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Two out of Africa’s four pangolin species are found in Angola: the African white-bellied pangolin (Phataginus tricuspis) and Temminck’s ground pangolin (Smutsia temminckii). The Temminck’s ground pangolin is currently listed as Least Concern on the IUCN Red List of Threatened Species, whilst the African white-bellied pangolin listed as Near Threatened. The latter species is by far the most commonly occurring of all African pangolin species in the bushmeat trade.

The exploitation of African white-bellied pangolins is intensive and widespread throughout its range. They are hunted for their meat as well as their scales and other body parts, which are used in various rituals, especially in traditional medicines.


African white-bellied or Tree pangolin for sale at the road side in Angola. Copyright Elena Bersacola.

We conducted surveys along the roads in the north-western parts of Angola in September 2013, studying the roadside bushmeat trade. At one of the roadside markets, along a main road approximately 50 km southeast of Luanda, we encountered two African white-bellied pangolins, presumably an adult and an immature individual. The pangolins had been caught by hand the night before, and although they were being sold for their meat, they were kept alive to keep their flesh as fresh as possible. The price for each individual was 2000 Kwanza, which is roughly US$20.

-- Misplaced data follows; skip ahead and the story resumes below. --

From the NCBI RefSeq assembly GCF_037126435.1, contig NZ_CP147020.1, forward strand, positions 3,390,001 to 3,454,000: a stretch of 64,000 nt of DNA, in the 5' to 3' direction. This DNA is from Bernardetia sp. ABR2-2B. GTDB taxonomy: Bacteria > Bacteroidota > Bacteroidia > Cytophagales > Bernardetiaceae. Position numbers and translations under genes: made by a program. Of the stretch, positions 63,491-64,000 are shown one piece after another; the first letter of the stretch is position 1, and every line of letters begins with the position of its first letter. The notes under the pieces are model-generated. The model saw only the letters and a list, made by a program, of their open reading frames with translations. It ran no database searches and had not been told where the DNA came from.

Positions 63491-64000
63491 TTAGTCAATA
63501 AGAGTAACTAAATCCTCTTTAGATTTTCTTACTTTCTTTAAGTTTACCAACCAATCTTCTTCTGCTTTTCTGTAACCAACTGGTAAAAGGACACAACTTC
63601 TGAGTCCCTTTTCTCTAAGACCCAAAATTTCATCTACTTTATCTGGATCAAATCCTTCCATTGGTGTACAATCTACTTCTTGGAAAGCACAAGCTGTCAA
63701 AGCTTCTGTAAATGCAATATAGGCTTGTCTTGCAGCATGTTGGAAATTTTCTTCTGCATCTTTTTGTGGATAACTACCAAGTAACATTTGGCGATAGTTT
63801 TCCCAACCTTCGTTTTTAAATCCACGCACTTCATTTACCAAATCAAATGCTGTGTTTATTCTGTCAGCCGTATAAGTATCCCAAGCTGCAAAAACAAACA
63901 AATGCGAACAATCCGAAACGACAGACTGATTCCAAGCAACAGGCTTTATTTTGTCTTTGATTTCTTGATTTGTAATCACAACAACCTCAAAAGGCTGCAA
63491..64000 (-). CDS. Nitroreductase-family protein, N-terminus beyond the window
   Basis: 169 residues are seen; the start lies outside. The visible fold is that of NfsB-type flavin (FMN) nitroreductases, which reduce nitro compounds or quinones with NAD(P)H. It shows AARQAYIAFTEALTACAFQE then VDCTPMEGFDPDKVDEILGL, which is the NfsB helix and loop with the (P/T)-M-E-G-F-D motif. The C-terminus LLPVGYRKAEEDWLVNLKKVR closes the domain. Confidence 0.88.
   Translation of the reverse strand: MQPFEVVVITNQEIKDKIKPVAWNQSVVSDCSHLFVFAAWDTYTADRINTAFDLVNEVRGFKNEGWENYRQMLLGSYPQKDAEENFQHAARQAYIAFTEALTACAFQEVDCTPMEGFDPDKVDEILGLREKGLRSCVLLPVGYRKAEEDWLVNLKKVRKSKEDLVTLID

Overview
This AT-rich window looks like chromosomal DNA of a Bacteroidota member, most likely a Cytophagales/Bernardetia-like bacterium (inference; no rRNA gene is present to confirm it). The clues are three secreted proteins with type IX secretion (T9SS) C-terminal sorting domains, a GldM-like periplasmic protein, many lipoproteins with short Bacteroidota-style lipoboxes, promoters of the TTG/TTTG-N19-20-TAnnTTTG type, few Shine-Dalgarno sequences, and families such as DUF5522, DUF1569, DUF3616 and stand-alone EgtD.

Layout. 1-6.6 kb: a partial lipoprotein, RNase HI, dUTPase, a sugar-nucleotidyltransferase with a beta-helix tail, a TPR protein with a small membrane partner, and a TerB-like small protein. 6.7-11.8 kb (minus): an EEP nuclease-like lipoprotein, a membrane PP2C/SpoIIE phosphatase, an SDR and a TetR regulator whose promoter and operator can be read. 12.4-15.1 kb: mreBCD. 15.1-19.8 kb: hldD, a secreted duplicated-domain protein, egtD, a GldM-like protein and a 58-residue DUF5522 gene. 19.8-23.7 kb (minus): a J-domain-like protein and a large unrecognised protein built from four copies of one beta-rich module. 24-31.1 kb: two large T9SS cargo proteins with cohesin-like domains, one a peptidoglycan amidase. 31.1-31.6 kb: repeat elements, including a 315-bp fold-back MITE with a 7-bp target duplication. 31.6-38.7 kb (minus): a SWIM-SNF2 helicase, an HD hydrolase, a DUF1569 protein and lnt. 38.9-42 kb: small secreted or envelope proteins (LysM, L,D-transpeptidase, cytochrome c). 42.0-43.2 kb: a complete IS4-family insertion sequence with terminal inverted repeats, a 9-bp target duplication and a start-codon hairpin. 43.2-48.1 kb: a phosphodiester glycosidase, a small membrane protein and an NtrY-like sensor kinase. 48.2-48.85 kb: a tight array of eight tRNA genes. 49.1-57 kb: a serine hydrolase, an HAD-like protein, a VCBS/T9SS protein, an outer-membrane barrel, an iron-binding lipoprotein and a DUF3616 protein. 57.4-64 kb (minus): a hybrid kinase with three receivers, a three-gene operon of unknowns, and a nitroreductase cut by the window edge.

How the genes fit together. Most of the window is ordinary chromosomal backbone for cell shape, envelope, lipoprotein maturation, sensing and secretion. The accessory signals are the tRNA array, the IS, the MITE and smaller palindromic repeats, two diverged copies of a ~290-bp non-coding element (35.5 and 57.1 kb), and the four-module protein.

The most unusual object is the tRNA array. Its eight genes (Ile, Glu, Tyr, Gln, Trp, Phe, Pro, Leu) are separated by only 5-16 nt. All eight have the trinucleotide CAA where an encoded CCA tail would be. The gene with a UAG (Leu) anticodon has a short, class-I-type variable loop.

African white-bellied pangolins are listed in Appendix II of the Convention on International Trade in Endangered Species (CITES). However, Angola only recently acceded to CITES (December 2013) and there are no records of exports of pangolins from the country.

Moreover, with populations of pangolins in Asia rapidly declining, there is evidence that African pangolins are being targeted for Asian markets. Pangolins are in high demand in East and Southeast Asia, especially in China and Vietnam, where the animal’s scales are used as an ingredient in traditional medicines and the meat is considered a delicacy. China is by far the largest investor in Angola and diligence is warranted here, given existing evidence of inter-continental trade.

by Magdalena Svensson, Elena Bersacola, and Simon Bearder, Oxford Wildlife Trade Research Group, Oxford Brookes University.

All images in this post are copyright of Elena Bersacola.


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